The four Fundamental Freedoms stipulated in the Canadian Constitution Act, 1982 under the  Charter of Rights and Freedoms are:  (a) freedom of conscience and religion; (b) freedom of thought, belief, opinion and expression, including freedom of the press and other media communication; (c) freedom of peaceful assembly; and (d) freedom of association.

Unlike Canada, India had to fight  for almost one hundred years to throw the British yoke and gain its freedom in 1947, August 15.   During the freedom struggle  ‘Lokmanya’ Bal Gangadhar  Tilak gave the slogan, “ Swaraj is my Birthright and I shall have it.”  After Independence, when  the  Indian Constitution  was in the making, the United Nations on December 10, 1948 adopted the Universal Declaration of Human Rights (UDHR).  Article 1 of the UDHR states, “ All human beings are born free and equal in dignity and rights.  They are endowed with reason and conscience and should act towards one another in a spirit of brotherhood.” The blueprint of the UDHR was written by John Humphrey, a Canadian national.  The UDHR helped to form the Canadian Charter of Rights and Freedoms of 1982.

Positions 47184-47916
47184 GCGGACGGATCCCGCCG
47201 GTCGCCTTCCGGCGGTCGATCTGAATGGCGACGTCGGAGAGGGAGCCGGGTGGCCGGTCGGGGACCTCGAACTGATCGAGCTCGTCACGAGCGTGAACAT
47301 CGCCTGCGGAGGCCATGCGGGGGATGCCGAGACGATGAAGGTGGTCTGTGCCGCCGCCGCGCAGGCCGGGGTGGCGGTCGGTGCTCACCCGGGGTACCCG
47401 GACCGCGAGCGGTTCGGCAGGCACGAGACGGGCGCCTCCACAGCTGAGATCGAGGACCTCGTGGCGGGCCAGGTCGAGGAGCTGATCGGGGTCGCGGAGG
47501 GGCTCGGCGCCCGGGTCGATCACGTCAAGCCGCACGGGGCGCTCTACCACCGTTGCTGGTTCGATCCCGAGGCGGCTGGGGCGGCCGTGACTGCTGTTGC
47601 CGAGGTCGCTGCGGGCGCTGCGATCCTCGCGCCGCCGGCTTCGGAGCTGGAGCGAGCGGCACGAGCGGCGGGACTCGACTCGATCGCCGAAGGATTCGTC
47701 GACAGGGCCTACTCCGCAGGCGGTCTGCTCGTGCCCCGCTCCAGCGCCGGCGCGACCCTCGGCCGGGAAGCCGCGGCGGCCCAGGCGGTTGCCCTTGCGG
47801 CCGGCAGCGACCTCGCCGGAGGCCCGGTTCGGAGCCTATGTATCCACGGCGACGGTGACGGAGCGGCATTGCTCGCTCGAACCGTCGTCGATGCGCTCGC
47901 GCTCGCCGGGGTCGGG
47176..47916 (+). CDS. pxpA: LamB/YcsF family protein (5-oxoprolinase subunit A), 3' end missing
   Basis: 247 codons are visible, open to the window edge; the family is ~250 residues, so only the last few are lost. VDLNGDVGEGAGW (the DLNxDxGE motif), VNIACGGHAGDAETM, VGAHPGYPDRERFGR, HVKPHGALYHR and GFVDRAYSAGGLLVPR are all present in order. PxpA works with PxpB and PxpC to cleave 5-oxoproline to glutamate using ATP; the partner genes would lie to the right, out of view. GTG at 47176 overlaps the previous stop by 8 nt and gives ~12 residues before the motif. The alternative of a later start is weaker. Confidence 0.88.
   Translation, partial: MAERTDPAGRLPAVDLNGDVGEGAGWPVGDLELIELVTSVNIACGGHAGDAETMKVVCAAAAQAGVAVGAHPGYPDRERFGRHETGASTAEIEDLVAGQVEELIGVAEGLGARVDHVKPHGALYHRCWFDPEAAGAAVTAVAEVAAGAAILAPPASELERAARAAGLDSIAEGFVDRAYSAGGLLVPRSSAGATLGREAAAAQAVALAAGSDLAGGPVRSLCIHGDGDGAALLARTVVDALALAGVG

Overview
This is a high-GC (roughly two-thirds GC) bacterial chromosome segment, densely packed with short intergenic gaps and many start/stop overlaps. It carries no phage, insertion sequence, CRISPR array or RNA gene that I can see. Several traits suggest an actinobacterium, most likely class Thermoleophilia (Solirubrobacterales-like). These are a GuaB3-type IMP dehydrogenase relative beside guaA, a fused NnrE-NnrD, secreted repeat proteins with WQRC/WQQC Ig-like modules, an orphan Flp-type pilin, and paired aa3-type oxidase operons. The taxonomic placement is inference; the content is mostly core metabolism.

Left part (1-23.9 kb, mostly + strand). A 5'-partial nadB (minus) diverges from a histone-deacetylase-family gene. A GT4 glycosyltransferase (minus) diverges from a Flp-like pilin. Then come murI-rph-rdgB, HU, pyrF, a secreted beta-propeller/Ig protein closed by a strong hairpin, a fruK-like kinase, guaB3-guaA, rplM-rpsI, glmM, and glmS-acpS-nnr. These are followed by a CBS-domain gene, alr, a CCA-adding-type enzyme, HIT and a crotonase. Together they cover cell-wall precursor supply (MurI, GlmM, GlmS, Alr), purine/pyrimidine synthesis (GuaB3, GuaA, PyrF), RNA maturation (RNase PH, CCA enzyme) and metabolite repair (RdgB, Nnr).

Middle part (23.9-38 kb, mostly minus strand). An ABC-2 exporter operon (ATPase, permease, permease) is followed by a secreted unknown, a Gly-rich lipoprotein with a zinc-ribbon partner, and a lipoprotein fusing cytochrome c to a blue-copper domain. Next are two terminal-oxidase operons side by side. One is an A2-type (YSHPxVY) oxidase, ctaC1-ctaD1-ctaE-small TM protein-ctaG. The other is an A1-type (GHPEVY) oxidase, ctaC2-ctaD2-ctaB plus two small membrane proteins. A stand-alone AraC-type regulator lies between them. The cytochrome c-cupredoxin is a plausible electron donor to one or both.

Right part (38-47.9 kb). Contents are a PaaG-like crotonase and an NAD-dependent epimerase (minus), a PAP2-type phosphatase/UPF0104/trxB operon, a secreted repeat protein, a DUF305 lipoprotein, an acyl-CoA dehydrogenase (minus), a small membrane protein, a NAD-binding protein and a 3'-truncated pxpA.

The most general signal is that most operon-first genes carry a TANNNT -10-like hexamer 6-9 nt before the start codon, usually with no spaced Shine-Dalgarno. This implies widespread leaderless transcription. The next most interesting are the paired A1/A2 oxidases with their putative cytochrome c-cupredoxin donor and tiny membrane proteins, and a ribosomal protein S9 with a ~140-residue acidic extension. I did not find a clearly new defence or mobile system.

The  Indian Constitution also was influenced to a large extent  by the UDHR to enshrine in it  the Fundamental Rights and the individual Freedoms.  The  list of  such Freedoms in the Indian Constitution  is: (a) Freedom of speech and expression; (b) to assemble peacefully and without arms; (c) to form associations or unions; (d) to move freely throughout the territory of India; (e) to reside and settle in any part of the territory of India’ (f) to practice any profession or to carry on any occupation, trade or business; and (g) freedom to practice religion.  These freedoms are, of course, subject to reasonable restrictions such as ; public order, decency and morality, sovereignty and integrity of the State etc.

The dis-similarity between the Canadian and the Indian freedoms were that the former was ‘ without a shot’ but the latter was with Mutiny of Meerat, Massacre of Jallianwala Bag and the Lathi Charge of Lahore where boots of the policemen, butts and bullets of Rifles were used indiscriminately on non-violent civilians. Thousands of patriots had to sacrifice their lives at the Altar of Freedom.   A heavy price had to be paid even after getting the Freedom by the division of the country into India and Pakistan.  The Independence Days were celebrated with great enthusiasm by the Consulates  General of Pakistan and India in Vancouver on August 14 and 15 respectively.


Zile Singh is a former Ambassador(Retd.) of India and a Vipassana Meditator. He can be reached at zsnirwal@yahoo.ca .